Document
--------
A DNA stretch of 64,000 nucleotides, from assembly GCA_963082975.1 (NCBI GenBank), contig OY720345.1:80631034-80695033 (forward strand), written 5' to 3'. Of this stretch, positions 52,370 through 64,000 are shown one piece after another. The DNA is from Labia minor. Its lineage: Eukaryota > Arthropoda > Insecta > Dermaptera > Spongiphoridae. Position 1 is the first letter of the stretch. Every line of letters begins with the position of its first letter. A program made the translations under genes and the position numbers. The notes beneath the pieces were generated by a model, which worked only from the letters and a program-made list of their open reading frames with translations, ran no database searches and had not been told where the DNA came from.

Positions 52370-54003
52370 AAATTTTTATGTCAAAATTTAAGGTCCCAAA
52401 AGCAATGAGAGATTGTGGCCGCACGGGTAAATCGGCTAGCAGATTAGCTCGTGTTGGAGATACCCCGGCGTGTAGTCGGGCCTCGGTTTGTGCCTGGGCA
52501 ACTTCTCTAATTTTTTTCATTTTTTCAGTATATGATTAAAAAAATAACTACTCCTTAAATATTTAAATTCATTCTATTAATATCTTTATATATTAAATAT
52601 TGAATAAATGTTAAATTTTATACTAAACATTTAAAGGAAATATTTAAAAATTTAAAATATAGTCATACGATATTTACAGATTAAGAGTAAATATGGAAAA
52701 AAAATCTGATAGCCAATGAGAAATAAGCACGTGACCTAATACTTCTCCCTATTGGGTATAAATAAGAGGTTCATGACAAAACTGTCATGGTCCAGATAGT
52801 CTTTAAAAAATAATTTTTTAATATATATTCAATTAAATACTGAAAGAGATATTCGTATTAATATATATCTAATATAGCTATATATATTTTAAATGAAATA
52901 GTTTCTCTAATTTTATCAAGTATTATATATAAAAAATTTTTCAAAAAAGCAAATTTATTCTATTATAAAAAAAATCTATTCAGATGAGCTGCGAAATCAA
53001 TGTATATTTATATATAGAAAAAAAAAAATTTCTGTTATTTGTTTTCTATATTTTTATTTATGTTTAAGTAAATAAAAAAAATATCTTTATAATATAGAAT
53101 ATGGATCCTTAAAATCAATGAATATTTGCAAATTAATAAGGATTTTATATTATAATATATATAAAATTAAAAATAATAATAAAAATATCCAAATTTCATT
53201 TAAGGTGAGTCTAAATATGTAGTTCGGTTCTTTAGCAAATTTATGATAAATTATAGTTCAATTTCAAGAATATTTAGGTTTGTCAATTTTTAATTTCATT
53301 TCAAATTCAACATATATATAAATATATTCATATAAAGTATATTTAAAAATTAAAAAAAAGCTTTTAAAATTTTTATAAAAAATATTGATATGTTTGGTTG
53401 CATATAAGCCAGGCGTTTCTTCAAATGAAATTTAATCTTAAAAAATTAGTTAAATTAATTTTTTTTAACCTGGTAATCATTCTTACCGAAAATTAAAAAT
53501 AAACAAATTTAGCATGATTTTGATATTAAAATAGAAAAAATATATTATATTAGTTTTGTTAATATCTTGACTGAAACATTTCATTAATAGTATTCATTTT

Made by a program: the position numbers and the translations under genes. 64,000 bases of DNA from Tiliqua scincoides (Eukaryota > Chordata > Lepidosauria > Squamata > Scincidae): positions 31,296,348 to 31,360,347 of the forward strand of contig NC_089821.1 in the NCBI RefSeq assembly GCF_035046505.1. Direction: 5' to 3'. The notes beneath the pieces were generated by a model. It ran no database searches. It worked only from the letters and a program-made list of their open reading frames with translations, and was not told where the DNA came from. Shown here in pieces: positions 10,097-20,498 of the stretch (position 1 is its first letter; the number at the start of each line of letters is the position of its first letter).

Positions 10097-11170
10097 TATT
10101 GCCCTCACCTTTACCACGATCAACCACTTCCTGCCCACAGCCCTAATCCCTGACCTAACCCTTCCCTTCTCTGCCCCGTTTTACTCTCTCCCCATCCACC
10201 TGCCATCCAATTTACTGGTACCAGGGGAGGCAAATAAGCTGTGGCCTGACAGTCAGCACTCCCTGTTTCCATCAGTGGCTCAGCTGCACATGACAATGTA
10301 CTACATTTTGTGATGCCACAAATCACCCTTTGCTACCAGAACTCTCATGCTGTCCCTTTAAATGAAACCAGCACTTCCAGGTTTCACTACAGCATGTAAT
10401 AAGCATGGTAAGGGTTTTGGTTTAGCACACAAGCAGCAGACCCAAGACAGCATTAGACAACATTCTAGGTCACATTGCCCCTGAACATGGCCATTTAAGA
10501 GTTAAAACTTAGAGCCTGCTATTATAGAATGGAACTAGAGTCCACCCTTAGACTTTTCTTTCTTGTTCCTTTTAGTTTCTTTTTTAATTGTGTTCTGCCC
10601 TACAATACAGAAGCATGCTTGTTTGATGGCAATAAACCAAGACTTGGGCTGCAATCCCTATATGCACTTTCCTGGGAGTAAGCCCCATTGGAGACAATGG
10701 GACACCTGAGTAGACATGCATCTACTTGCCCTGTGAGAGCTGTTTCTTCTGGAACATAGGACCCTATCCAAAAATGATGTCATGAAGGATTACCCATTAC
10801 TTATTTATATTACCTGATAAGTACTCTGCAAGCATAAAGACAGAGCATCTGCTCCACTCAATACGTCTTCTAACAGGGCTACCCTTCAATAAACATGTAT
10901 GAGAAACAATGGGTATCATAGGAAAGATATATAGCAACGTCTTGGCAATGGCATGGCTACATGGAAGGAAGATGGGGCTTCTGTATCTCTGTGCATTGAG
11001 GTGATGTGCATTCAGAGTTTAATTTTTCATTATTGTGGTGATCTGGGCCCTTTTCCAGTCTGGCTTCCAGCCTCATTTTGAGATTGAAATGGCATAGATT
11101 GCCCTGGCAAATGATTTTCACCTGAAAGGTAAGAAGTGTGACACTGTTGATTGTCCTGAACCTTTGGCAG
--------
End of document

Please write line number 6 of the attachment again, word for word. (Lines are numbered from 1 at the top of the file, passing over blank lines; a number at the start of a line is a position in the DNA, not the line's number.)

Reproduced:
52601 TGAATAAATGTTAAATTTTATACTAAACATTTAAAGGAAATATTTAAAAATTTAAAATATAGTCATACGATATTTACAGATTAAGAGTAAATATGGAAAA